By Mackenzie Mays
The Charleston Gazette
Colleges across West Virginia are firing employees, eliminating and merging positions and making other cutbacks to compensate for a reduction of more than $42 million in state funding for higher education over the past two years.
At West Virginia University, about 13 employees have been fired as part of a Reduction in Force for this budget year, and more than 100 positions have been left vacant, according to WVU spokesman John Bolt. Departmental restructuring also occurred at the school to compensate for the reduction in funding, Bolt said.
“WVU responded to the state budget reductions in several ways, always keeping in mind the need to protect the core academic mission . . . ,” Bolt said.
At Marshall University — where state funding cuts equal a reduction of about $900 per student — about 36 positions have been eliminated through attrition for the current budget year, resulting in savings of about $2 million, according to Marshall spokeswoman Ginny Painter.
Marshall did not lay off any employees, but an additional 17 positions were not filled. Also, some departments and colleges have been combined or restructured, Painter said.
“We continue to actively adjust our operations to accommodate the budget cuts,” Painter said.
West Virginia State University has fired 10 employees, eliminated 15 already vacant positions and is considering other cost-saving measures, including renting out campus property for outside events.
WVU-Tech and Shepherd University officials have chosen to not fill some positions in recent years, as well, and continue to consolidate responsibilities on campus.
“These are the things we’re doing to try to deal with these reductions in state budgets. All of us are facing this same issue,” said Valerie Owens, a spokeswoman for Shepherd. “We’re trying to be proactive and trying to preserve all of the things that we do here.”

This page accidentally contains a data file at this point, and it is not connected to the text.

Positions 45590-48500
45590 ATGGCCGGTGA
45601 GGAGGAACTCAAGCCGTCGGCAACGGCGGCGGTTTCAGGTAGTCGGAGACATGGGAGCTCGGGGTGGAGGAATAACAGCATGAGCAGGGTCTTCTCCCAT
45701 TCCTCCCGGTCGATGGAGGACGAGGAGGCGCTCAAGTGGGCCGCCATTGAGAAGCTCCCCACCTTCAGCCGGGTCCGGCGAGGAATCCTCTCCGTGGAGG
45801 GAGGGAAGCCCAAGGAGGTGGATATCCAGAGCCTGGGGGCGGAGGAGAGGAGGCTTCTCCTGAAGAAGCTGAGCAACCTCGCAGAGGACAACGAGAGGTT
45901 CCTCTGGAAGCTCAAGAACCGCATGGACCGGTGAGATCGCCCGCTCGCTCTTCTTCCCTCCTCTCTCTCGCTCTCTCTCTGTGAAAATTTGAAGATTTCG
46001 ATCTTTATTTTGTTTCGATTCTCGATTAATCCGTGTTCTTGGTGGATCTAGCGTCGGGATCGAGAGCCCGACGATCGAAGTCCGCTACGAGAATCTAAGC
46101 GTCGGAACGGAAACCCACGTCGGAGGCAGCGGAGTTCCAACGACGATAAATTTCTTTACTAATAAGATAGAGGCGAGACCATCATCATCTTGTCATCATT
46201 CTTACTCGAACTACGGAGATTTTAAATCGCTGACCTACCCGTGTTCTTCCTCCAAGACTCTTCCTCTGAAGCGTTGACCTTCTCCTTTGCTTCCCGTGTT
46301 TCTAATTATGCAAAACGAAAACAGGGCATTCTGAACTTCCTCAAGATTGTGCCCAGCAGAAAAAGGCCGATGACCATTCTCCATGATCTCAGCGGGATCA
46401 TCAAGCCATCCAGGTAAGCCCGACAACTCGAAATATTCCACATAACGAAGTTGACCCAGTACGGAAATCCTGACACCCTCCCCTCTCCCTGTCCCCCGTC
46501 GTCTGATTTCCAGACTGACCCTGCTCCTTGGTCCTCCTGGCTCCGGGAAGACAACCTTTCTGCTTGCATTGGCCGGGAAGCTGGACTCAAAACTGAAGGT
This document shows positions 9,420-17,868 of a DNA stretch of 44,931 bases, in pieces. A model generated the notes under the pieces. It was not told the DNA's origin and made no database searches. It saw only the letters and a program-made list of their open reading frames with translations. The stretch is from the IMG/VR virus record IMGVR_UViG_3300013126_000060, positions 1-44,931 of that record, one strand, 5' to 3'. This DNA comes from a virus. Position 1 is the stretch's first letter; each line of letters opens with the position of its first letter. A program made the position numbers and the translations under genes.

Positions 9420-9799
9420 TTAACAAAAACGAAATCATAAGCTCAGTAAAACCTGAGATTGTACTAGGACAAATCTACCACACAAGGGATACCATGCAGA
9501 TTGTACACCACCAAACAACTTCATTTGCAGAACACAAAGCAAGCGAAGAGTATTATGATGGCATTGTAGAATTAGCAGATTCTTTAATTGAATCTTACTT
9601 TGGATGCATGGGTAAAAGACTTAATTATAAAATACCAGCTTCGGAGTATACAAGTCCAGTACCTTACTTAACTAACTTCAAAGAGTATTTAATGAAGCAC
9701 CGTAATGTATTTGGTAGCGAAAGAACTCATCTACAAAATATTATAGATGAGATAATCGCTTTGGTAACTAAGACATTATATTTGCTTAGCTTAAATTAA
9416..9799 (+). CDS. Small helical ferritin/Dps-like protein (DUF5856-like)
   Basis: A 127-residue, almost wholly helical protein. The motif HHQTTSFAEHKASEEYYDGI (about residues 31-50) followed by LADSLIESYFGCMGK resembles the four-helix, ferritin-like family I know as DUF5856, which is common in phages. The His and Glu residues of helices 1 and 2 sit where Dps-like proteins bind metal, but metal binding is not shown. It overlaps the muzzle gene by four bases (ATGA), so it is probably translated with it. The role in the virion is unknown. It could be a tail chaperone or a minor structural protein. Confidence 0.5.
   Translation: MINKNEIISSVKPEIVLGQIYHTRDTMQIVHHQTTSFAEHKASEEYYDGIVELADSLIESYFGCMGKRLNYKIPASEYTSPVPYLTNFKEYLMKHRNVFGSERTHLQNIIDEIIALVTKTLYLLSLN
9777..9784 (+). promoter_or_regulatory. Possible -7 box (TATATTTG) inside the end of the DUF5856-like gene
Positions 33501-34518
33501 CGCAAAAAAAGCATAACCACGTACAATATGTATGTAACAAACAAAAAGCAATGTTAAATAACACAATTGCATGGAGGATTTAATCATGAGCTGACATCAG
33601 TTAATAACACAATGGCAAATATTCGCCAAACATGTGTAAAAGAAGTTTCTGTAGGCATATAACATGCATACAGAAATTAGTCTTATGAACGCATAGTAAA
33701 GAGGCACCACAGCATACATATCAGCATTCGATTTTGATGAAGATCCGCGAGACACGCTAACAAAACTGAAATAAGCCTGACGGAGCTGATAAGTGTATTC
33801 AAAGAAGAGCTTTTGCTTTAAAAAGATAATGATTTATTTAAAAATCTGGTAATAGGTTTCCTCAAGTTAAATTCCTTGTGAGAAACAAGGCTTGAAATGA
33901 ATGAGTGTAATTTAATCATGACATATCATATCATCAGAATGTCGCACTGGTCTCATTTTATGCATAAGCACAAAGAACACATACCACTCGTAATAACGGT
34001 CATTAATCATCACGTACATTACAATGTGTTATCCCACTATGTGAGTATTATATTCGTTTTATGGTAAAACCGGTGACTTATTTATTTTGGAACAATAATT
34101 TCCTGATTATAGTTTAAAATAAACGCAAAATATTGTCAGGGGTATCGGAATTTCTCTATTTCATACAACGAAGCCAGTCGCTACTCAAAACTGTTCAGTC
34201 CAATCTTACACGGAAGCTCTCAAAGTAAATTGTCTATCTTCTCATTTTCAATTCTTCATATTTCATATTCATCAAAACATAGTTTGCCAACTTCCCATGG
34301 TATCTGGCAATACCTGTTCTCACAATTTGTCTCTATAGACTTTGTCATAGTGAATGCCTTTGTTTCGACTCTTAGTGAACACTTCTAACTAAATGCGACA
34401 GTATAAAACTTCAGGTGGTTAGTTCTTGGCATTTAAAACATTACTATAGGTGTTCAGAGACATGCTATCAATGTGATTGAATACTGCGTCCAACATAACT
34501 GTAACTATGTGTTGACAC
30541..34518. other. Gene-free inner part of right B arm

For the past two fiscal years, Gov. Earl Ray Tomblin has cut state agency spending by 7.5 percent.
In fiscal 2014, colleges assumed a greater cut of nearly 9 percent to safeguard financial aid, according to Higher Education Policy Commission spokeswoman Jessica Tice. That cut resulted in a total reduction in higher education funding of more than $33 million.
For fiscal 2015, higher education institutions had to cut their budgets by about 3 percent, totaling to a loss of about $9.6 million for the state’s colleges.
West Virginia cut more in state funding for higher education than any other state besides Wyoming, according to a report released in May by the Center on Budget and Policy Priorities.
After adjusting for inflation, West Virginia cut spending on higher education by about $330 per student, the report found.
Jim Nelson, a spokesman for Bluefield State College — where positions also have been frozen and merged — said that despite the hardships involved with the decrease in funding, crises like these force schools to re-examine the way they run things.
Since the budget cuts, Bluefield State has used grant money to install solar panels to light parking lots and has cut back on travel, with administrators often attending meetings via web cam.
“Formerly, we wouldn’t have even thought about hopping into a car and driving to another part of the state. But we had to get leaner,” Nelson said. “You have to say, ‘Why do we do it this way?’ I think we’re all fighting a similar challenge . . . . It’s made us take pretty hard looks at the way we usually do business. Colleges who survive and who thrive have to become more and more entrepreneurial and less isolated, ivy-covered institutions just because that’s the way they’ve always done it. You have to be more adaptive.”
Nelson said, if state legislators don’t make funding for higher education a priority soon, he worries that the consequences could be significant.
“For a long time, we’ve been asked to do more and more with less and less,” Nelson said. “At some point, that’s got to stop, because, if you continue to do that, you may be asking us to do everything with nothing.”